What will it take to get you to vote? Or your friends? Your family? Which issue is most important to you? Is it education? Then this week's report from the Kansas Center for Economic Growth should set you to organizing a voting party on November 4.
In the report released this week, the Center notes that schools are continuing to suffer under the revenue crash caused by Governor Brownback's tax cuts. Their list of results of the tax cuts includes: more students; fewer teachers; more at-risk students with less funding; less teacher training; higher property taxes; shrinking cash reserves; and a loss of extracurriculars like sports and the arts.
It is important to note that the year 2009, which marks the end of the recession, was not when education finances were originally slashed. That happened when the recession was in full swing, under Governor Parkinson. But the promise was made that this was a tightening of all belts, and when the economy recovered, education would be treated fairly.
That did not happen under the Brownback Administration. Instead of restoring the funding, he enacted his now infamous tax cuts, resulting in continued defunding of our public schools. As if that wasn't enough, he has continued to attack education in the years that followed, taking education money and giving it to corporations, shuffling money in and out of budget ledgers, bundling non-education funds and calling it new education spending, and finally taking away teacher protections in them idle of the night.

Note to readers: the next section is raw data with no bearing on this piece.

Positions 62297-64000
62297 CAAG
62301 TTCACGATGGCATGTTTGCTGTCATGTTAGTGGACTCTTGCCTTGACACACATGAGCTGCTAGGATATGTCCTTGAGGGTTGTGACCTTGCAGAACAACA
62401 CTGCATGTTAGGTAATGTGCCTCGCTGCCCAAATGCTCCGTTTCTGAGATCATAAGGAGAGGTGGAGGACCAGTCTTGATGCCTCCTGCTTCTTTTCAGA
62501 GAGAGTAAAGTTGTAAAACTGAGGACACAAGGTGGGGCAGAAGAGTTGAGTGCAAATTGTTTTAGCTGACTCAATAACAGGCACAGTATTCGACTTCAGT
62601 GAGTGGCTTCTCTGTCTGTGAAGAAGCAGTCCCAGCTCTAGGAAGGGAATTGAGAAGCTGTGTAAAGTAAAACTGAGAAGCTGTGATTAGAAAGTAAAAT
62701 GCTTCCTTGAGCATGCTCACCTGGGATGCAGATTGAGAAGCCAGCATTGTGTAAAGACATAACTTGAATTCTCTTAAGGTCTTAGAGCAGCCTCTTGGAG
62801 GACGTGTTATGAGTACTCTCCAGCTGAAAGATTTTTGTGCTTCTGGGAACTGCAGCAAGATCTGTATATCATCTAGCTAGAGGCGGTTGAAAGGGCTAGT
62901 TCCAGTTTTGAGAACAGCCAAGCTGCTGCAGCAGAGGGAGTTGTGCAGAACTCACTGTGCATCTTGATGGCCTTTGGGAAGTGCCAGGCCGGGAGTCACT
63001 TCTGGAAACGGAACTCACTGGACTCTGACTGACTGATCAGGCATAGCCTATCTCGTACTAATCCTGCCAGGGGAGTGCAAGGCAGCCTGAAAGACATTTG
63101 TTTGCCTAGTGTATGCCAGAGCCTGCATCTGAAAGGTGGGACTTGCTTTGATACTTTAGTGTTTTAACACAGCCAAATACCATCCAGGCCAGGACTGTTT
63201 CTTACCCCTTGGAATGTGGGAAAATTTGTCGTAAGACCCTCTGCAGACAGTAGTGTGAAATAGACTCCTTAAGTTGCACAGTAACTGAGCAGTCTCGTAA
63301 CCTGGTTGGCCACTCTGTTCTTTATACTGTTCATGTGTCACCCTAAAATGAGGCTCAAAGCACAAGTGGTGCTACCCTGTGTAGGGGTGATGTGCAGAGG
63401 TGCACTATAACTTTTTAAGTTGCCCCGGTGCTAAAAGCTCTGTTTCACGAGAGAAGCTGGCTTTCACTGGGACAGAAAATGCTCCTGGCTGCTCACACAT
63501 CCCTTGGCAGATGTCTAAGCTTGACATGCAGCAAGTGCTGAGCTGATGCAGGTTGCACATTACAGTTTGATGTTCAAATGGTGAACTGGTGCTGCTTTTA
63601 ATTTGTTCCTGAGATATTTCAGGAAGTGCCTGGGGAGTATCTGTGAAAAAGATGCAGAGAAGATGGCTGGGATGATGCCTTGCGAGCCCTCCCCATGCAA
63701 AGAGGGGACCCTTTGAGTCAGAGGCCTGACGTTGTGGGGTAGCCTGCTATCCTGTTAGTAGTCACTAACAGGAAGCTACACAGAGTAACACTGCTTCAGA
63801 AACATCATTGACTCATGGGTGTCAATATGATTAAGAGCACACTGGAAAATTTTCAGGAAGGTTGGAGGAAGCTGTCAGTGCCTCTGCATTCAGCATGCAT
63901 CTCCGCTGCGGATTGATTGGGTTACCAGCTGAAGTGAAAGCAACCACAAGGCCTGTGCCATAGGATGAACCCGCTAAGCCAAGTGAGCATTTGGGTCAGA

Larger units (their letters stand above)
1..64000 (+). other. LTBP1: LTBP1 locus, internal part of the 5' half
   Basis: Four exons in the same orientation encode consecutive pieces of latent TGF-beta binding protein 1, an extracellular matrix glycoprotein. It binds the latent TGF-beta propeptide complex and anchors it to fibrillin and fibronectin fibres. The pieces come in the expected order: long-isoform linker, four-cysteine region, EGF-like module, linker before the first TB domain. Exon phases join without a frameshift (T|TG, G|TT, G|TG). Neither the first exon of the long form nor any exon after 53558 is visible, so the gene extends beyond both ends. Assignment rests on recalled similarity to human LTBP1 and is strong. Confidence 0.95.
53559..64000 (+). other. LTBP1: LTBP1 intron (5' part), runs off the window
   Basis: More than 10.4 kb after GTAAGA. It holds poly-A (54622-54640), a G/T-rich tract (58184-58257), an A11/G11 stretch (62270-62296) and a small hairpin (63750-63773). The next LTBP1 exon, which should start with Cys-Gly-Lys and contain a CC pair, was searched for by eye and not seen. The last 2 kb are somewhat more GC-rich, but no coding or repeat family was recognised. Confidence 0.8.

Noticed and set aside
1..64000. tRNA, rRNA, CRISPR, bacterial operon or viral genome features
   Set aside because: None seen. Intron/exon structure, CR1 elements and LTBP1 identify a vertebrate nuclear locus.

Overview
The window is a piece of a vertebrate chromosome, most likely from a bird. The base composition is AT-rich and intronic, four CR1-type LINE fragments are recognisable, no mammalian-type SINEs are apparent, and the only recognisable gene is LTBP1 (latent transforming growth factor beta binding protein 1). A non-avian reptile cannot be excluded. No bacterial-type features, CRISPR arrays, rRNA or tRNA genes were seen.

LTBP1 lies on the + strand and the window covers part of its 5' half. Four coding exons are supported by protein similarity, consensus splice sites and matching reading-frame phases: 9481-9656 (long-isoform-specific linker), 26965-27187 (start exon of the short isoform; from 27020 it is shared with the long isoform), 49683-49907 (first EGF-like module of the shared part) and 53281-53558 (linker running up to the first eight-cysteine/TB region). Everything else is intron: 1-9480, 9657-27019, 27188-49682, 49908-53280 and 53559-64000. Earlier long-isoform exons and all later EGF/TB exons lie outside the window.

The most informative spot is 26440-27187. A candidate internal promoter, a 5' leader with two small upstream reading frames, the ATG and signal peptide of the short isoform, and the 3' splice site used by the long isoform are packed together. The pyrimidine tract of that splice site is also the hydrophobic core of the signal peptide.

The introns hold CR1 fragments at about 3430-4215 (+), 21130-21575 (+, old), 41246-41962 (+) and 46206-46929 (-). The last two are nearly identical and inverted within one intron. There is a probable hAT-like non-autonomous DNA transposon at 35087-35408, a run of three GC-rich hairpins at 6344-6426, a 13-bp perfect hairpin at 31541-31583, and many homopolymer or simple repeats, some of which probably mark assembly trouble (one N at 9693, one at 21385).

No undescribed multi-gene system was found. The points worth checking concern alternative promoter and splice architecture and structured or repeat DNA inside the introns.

Well, the results of these broken promises, of this continued dismissal of the importance of education, are visible in our classrooms, and in this report from the Center for Economic Growth.
Read it here: Quality at Risk: The Impact of Education Cuts
Need to catch up on education issues? Here are some recent stories.
- Facts about Kansas school funding: up, down, or flat? - Tallman Report
- Why Sam Brownback is not an education governor - Kansas City Star
- Fresh look at schools - The Wichita Eagle
- School funding looks to be key issue in governor's race - Hays Post/Hawvers